Simplifying UX Design Metrics for Product Managers
Product managers aim to create products that fulfill business goals alongside building user satisfaction.
But how can one achieve this aim?
It’s simple. PMs can achieve this by measuring the usability of the product.
In short, through usability metrics or data.
Data is a great place to start addressing roadblocks between your products and their users. Meeting users’ expectations is an easy call to make when your data (or UX design metrics) nudges you in the right direction. Usability metrics are a goldmine. It is not only valuable for your development strategy but for sales, marketing, and evolving support strategy.
Today, we will talk about some simple UX design metrics to help you gain a footing in measuring the impact of your UX exercises. But first, let’s dig a little deeper into the meaning of UX design KPIs and why data-backed UX is the need of the hour.
Importance of Data-Backed UX
Building a product without data is an alarmingly dangerous practice in product management. Businesses might spend a lot of resources and never get to the desired outcome.
“Data is the oil of the 21st century, and analytics is the combustion engine.”
– Peter Sondergaard from Gartner Research
Therefore, product managers who are more “data-driven” than “gut-driven” can curate winning strategies for their products.
Data talks to those who’re willing to listen. If you look at data correctly, you’ll be able to derive worthy conclusions about what works best for the product. Eventually, data helps you build products that users love.
However, gathering data and using it are two different things. Using the KPIs and metrics for UX to define the course of your product development is utterly necessary.
What Are UX Design KPIs?
Product managers and designers need a set of design KPIs and metrics for UX to communicate design productivity. UX design KPIs measure the performance of a product to find out how well its users are receiving it. UX design metrics highlight the triumphs and shortcomings of a product and convert aspects like user behavior and experience to numerical scores that generate actionable design insights.
These numerical insights allow product managers to analyze the product’s value and accessibility and improve it to boost overall user experience. However, product managers must know how business KPIs differ from design KPIs. They need to curate strategies that deploy the right KPI set for product evaluation.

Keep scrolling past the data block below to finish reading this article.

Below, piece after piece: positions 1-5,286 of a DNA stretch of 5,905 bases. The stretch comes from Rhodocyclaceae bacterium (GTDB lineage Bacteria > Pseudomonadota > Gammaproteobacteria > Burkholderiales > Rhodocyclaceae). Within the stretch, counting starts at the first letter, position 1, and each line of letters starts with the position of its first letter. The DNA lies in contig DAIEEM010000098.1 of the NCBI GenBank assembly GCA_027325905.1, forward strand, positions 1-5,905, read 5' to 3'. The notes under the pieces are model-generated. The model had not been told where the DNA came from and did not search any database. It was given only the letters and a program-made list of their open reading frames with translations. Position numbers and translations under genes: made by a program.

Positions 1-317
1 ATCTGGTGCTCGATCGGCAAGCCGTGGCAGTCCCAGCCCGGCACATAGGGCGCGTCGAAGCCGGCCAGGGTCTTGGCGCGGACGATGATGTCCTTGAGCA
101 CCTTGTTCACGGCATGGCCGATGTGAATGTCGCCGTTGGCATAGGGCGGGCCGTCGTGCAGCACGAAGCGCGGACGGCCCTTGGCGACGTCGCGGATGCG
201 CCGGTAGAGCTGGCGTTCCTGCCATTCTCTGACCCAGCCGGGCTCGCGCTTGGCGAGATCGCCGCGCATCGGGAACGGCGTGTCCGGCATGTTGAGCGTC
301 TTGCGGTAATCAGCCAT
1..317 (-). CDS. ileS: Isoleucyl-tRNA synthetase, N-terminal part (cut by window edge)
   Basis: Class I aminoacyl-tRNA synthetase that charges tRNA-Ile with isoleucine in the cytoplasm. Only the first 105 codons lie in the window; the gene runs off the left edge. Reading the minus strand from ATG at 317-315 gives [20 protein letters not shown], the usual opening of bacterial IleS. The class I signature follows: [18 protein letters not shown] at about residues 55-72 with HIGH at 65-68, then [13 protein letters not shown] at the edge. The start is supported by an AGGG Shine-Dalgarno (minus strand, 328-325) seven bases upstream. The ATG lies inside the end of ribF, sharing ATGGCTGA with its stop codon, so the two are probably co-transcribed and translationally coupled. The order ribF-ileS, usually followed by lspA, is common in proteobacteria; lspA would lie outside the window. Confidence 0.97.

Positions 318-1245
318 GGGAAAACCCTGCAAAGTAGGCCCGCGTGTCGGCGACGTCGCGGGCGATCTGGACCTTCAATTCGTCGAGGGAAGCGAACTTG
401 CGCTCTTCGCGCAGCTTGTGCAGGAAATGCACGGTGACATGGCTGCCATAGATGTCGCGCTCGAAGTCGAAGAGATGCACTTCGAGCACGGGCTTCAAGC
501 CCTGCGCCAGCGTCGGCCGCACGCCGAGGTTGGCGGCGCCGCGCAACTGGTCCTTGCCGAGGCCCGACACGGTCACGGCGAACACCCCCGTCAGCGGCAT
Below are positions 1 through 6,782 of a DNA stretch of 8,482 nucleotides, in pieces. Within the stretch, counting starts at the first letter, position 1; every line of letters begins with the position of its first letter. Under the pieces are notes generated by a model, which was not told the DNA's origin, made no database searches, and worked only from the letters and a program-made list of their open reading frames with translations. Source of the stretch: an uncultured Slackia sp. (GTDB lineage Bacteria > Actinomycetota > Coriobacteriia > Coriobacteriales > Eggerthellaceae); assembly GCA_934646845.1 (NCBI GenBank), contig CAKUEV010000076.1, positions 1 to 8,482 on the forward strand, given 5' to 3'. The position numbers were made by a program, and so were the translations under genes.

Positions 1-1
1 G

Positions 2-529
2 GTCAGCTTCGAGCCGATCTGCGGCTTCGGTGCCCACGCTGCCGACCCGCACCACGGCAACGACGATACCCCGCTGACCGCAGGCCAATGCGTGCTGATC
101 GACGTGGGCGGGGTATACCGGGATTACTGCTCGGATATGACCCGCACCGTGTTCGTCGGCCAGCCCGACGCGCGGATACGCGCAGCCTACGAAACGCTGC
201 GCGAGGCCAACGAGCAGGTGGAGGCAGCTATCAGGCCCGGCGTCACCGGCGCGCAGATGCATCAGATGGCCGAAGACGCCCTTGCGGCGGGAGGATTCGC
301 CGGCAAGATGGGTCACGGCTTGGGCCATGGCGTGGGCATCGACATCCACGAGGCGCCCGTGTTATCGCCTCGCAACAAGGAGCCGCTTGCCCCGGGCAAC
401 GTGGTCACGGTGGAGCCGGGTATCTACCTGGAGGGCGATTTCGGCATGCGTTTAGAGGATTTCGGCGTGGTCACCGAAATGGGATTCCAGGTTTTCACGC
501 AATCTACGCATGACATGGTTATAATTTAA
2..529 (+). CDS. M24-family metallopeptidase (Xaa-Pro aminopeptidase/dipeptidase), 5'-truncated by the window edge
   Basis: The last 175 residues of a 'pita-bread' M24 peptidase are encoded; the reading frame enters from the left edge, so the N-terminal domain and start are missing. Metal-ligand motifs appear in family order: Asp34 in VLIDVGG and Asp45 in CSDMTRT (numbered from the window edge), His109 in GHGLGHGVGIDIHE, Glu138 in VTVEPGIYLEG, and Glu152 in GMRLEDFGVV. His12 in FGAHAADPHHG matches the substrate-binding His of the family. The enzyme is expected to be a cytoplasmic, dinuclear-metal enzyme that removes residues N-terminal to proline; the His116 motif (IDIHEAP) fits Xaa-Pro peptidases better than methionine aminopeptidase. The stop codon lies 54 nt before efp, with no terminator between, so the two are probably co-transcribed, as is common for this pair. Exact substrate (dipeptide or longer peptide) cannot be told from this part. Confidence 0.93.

Let’s look at 5 UX design system metrics that product managers should be well versed in to build great products.
5 UX Design Metrics That Matter
An institutional focus on experience design and design thinking helps create technology that enhances user productivity. It has a direct impact on business revenue. Product managers formulate the product roadmap and are in charge of the product’s design, development, and launch. PMs hold the responsibility of ensuring optimal product performance. Familiarizing with product success metrics for UX is hence the necessary first step.
Task accomplishment rate
Task accomplishment or task success rate is the most easily understood among UX design system metrics. It calculates the percentage of participants that accomplish a set task and helps designers identify user experience issues, particularly for tasks defined with a clear beginning and end point. To measure task success rates accurately, they need to align with clearly defined goals.
The formula applied to measure the task accomplishment rate is –
Some tasks you can incorporate into the UX design metrics include onboarding processes, resolving a complaint ticket, creating the right product bundle for customers, etc.
Keep in mind this crucial aspect while calculating the success rate:
The task accomplishment rate won’t reveal how well the users perform tasks or why they fail them. Instead, it allows UX designers to see where users are having trouble, such as at confusing junctions, when too much effort is required, or when the next step isn’t clear. A low task accomplishment rate indicates the need to redesign that particular aspect.
Task completion time
Task completion differs from task success rate. It measures the time taken for the user to complete a task. Different users tend to have multiple completion times for the same task. It depends on a combination of human and technological factors. The most accepted convention for this metric is that:
“The lesser time a user spends on a task, the better the UX.”
There are several ways to determine the task completion rate. It depends on the evaluation method used and the type of project. Some examples include –
- Average completion rate: It accounts for the users who complete the task.
- Mean time to failure rate: It measures the average amount of time taken by the users before giving up the task.